By Mary M. Donohue for Connecticut Explored
“The Berlin Turnpike (1942) is our Via Sacra, and the Olympia Diner (1952) our Triumphal Arch.”
—Dennis Barone, in “Pike Pique: When Will the Berlin Turnpike Get the Respect it Deserves?,”
The Hartford Courant, January 18, 2004
Some have suggested that the 11-mile Berlin Turnpike be designated Connecticut’s next scenic road by dint of its appearance alone: the turnpike boasts a heady visual mix of neon, brand names, logos, and 1960s’ motel Modernism. Known as “Gasoline Alley” during the 1950s and heralded by some as sporting Connecticut’s best examples of “roadside architecture,” the road features an offbeat blend of vintage and contemporary gas stations, diners, miniature golf courses, motels, and bowling alleys, in addition to major retailers.
But the Berlin Turnpike’s eclectic beauty is not just skin deep. Since the appearance of the automobile at the beginning of the 20th century, the highway served as a model of what a modern road should be—paved, divided and four lanes wide, and offering motorists all the comforts, services, and amusements they would need in their travels (until the advent of the national interstate system reduced the concept of the ideal roadway to four or more lanes and no diversions, that is).
Connecticut State Highway Department Paves Way to Improved Travel
Organized in 1895, the Connecticut State Highway Department (the third state highway department in the country) had a dynamic leader in James H. MacDonald. He served the state for more than 16 years as commissioner. MacDonald, Connecticut’s first state highway commissioner, was also a founding member of the American Association of State Highway Officials, formed in 1914. A leader at the state and federal level, MacDonald worked to improve Connecticut’s roads and build a network of “trunk” roads that connected urban centers. He may be rightly considered the “father” of the car-crazy Berlin Turnpike. His passion for the turnpike helped to set the stage for a border-to-border route that passed through Hartford.
As part of an effort to reduce highway congestion on Route 1 along the Connecticut shoreline, subsequent Commissioner John A. MacDonald (who served from 1923 to 1938) and his highway planners first focused on building the Merritt Parkway (completed in 1940) from the New York border to Milford, Connecticut. Designed with few traffic lights and flanked by landscaped vistas of native trees and shrubs, the Merritt Parkway also provided employment for construction workers during the Great Depression.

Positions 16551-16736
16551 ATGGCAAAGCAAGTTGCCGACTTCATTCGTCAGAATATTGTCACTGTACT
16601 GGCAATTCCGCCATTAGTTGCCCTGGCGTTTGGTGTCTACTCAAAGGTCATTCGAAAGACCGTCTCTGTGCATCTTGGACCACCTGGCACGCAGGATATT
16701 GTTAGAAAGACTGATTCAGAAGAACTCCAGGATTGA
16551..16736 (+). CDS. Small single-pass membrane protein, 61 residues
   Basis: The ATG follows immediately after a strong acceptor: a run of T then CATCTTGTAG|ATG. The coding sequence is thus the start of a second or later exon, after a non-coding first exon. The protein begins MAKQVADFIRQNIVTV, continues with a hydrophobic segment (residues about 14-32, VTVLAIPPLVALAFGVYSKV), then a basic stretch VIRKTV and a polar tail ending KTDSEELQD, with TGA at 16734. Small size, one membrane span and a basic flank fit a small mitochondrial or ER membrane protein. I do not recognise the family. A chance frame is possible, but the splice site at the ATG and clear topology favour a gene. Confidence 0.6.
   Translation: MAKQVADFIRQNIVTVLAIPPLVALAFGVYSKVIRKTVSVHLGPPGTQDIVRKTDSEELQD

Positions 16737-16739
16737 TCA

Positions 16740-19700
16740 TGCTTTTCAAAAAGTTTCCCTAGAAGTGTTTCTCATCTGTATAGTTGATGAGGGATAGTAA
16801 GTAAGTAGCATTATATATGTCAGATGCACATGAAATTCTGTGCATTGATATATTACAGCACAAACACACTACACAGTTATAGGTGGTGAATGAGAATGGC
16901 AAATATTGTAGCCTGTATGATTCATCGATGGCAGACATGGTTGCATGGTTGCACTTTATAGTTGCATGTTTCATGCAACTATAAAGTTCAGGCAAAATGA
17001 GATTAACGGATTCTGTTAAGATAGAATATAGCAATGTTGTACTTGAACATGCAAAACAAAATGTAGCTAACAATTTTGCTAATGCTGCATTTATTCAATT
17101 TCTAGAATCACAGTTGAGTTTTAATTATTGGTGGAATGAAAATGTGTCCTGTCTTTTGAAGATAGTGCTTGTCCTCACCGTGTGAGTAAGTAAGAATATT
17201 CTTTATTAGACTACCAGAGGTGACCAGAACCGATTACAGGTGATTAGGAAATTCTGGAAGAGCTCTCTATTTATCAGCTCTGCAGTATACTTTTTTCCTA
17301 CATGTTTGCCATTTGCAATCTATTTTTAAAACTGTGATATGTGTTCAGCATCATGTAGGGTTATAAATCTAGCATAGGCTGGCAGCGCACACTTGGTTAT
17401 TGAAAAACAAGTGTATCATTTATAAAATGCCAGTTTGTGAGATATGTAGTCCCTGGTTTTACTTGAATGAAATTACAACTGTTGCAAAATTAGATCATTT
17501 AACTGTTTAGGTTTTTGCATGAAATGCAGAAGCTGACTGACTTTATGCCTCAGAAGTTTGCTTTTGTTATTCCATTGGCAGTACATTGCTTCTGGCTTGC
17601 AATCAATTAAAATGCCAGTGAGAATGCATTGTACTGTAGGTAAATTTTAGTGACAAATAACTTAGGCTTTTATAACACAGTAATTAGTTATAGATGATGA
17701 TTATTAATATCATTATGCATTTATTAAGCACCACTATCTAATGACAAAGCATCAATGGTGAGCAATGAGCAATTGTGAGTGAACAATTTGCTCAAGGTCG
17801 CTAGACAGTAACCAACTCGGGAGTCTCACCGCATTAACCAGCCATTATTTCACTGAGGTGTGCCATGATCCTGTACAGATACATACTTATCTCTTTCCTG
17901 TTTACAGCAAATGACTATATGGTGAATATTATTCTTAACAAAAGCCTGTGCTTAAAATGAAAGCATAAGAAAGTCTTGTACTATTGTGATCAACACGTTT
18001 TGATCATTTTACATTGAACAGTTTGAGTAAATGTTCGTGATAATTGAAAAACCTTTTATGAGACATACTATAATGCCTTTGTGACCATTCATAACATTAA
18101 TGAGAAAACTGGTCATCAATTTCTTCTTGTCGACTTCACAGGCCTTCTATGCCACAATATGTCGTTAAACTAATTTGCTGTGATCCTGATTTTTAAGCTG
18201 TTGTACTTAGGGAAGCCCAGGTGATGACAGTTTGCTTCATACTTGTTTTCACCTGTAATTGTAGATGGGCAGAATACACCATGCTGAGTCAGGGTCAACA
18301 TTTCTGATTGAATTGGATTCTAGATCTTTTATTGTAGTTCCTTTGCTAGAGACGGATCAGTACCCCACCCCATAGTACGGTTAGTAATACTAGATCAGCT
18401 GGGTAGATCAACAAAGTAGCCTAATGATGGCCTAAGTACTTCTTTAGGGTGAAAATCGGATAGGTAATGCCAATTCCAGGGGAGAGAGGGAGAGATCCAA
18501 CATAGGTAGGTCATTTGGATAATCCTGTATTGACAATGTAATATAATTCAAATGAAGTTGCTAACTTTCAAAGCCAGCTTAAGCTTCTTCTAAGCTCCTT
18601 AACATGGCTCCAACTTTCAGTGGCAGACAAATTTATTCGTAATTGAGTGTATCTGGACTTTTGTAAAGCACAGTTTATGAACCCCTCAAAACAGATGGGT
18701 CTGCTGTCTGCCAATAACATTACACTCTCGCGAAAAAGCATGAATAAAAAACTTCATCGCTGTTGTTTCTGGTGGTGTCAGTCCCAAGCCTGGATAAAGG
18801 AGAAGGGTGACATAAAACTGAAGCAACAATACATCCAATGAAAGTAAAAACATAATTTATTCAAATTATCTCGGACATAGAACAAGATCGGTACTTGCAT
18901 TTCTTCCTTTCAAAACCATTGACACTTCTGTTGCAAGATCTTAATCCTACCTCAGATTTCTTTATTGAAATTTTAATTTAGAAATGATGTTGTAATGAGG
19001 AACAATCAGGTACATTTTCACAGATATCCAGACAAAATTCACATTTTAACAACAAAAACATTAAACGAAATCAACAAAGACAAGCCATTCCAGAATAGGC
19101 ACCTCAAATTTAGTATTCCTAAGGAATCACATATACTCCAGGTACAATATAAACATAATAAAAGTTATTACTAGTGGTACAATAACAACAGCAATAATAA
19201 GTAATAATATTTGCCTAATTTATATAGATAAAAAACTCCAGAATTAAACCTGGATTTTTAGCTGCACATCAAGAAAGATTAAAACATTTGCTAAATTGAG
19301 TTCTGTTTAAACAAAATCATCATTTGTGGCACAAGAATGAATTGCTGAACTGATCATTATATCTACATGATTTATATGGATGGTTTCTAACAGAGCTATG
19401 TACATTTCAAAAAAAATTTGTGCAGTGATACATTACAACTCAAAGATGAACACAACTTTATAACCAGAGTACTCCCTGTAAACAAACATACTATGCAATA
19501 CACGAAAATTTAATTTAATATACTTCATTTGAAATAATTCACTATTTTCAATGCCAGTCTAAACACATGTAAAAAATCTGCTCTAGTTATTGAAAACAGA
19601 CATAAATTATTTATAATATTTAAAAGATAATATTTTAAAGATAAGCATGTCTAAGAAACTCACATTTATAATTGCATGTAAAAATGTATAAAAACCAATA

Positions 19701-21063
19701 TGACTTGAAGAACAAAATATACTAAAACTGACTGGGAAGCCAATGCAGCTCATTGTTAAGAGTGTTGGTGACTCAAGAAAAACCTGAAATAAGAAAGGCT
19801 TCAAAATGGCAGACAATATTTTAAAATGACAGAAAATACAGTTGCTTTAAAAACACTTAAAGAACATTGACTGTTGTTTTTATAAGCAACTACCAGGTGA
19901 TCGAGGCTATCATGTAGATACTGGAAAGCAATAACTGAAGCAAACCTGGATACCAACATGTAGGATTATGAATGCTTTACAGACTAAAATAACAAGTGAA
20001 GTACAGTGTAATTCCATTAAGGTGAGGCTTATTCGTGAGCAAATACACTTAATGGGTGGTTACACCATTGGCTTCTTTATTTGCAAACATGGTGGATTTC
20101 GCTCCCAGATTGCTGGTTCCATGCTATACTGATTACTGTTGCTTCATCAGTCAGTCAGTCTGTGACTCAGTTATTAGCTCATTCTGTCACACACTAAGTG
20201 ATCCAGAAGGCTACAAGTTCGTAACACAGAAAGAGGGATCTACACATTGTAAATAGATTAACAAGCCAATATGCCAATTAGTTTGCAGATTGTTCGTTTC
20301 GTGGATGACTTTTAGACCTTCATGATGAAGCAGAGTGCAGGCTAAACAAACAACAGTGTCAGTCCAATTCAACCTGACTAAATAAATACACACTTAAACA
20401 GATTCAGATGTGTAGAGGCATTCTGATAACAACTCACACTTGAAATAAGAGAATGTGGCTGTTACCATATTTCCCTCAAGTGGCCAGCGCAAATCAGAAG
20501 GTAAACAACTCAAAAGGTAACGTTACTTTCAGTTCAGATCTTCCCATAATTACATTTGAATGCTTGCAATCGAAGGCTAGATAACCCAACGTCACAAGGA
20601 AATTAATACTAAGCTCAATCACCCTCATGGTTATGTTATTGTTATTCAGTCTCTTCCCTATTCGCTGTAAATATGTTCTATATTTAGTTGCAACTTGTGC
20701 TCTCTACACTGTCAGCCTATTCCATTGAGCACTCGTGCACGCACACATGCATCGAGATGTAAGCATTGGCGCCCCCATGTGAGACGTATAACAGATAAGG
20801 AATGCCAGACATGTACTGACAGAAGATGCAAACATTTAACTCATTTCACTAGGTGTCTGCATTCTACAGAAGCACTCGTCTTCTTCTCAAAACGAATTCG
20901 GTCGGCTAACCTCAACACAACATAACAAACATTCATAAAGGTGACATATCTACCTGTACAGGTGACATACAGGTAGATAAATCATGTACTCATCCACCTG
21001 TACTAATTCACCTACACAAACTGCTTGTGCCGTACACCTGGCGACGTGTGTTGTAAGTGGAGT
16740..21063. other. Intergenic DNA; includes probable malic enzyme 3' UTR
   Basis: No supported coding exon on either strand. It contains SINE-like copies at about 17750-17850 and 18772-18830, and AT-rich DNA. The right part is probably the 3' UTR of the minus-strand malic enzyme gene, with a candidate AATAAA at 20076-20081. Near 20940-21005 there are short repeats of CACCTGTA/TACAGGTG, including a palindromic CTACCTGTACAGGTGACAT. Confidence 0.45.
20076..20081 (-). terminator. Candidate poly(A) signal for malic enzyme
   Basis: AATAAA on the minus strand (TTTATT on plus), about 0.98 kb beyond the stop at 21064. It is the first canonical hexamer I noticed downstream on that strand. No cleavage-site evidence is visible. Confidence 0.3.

As retired highway engineer Larry Larned relates in Route 15: The Road to Hartford, the state next considered how to improve the drive from Milford through Hartford to the Massachusetts state line. The availability of toll revenues collected on the Merritt allowed the state legislature to propose constructing the Wilbur Cross Parkway from Milford to Union, Connecticut. When completed in 1949, the roadway allowed a traveler from New York to Massachusetts to seamlessly follow the Merritt and Wilbur Cross Parkways, the Berlin Turnpike, the Hartford Bypass, the Charter Oak Bridge, and the Wilbur Cross Highway (now part of Interstate 84).
Christening the Berlin Turnpike for Automobiles
Bicyclists in the 1880s had begun lobbying for better-surfaced roads to connect America’s towns and cities for bicycle touring. By 1900, they were joined by the new auto enthusiasts (or, as The Hartford Courant described them, “automobilists”). Originally part of the Hartford-New Haven Turnpike built in the late 18th century, the initial section of the Berlin Turnpike was dedicated in 1909 with speeches, a road race, and banquet. The Hartford Courant reported on October 7, 1909, “It is a long time since the opening of a stretch of state road, six miles in length, has been attended with ceremonies so elaborate…in all Connecticut there is no other half dozen miles of macadam of which the [highway commissioner James H. MacDonald] is more proud.” The winner of the dedication-day auto race was not the driver who went fastest but the one who stuck closest to what MacDonald (whose “pet scheme” The Courant called the turnpike) felt was the ideal safe speed for the road, covering the distance in 22 minutes. The Hartford Courant went on to comment on the tension between local use of the roadway and travelers’ needs: “The road…was built primarily for automobilists, and…will be of more benefit to them than to the residents along its way.”
The Berlin Turnpike was upgraded in 1920 at a cost of a half a million dollars when it became part of a continuous stretch of hard surface from the New York state line to the Massachusetts state line. The Hartford Courant announced “Berlin Turnpike Officially Open, Splendid Stretch of Concrete Ready for Football Crowd,” (a reference to the traffic generated by the Yale-Harvard football game in New Haven.) The road was now a concrete road almost 8 miles long (later improvements lengthened the Turnpike to what is now accepted as 11 miles). Before the improvements, The Hartford Courant had carried numerous articles about accidents and traffic congestion on the turnpike. James H. MacDonald noted that the turnpike had now been improved from “one of the worst stretches of road to among the best roadways in New England.” The newspaper commented that the only possible drawback to the splendid smooth roadbed might be a driver’s impulse to speed.
In the early 1940s, the state added two lanes to the turnpike, separating them from the existing ones with a median. The old turnpike became the southbound lanes, and the new lanes ran northbound, widening the turnpike from about 66 feet to about 200 feet. This improvement set the stage for explosive commercial growth along the turnpike after World War II. As the major thoroughfare from Boston to New Haven, by 1947 the turnpike saw on average about 11,000 cars daily. By 1953, that number had roughly tripled to more than 30,000. In 1950, the town of Wethersfield, at the northern end of the turnpike, experienced some of the fastest growth of any town in the state based on the value of new buildings for the years 1945 to 1949, spurred in part by the construction of gasoline stations and motels along the turnpike.